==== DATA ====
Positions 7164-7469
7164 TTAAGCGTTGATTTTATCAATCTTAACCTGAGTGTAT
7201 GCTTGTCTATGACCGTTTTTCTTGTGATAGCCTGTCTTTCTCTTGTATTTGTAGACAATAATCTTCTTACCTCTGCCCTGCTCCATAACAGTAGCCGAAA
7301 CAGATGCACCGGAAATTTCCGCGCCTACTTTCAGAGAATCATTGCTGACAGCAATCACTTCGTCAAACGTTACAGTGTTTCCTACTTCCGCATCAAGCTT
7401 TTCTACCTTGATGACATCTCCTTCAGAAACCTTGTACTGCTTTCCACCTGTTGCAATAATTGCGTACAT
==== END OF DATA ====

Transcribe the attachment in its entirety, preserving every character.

Positions 7164-7469
7164 TTAAGCGTTGATTTTATCAATCTTAACCTGAGTGTAT
7201 GCTTGTCTATGACCGTTTTTCTTGTGATAGCCTGTCTTTCTCTTGTATTTGTAGACAATAATCTTCTTACCTCTGCCCTGCTCCATAACAGTAGCCGAAA
7301 CAGATGCACCGGAAATTTCCGCGCCTACTTTCAGAGAATCATTGCTGACAGCAATCACTTCGTCAAACGTTACAGTGTTTCCTACTTCCGCATCAAGCTT
7401 TTCTACCTTGATGACATCTCCTTCAGAAACCTTGTACTGCTTTCCACCTGTTGCAATAATTGCGTACAT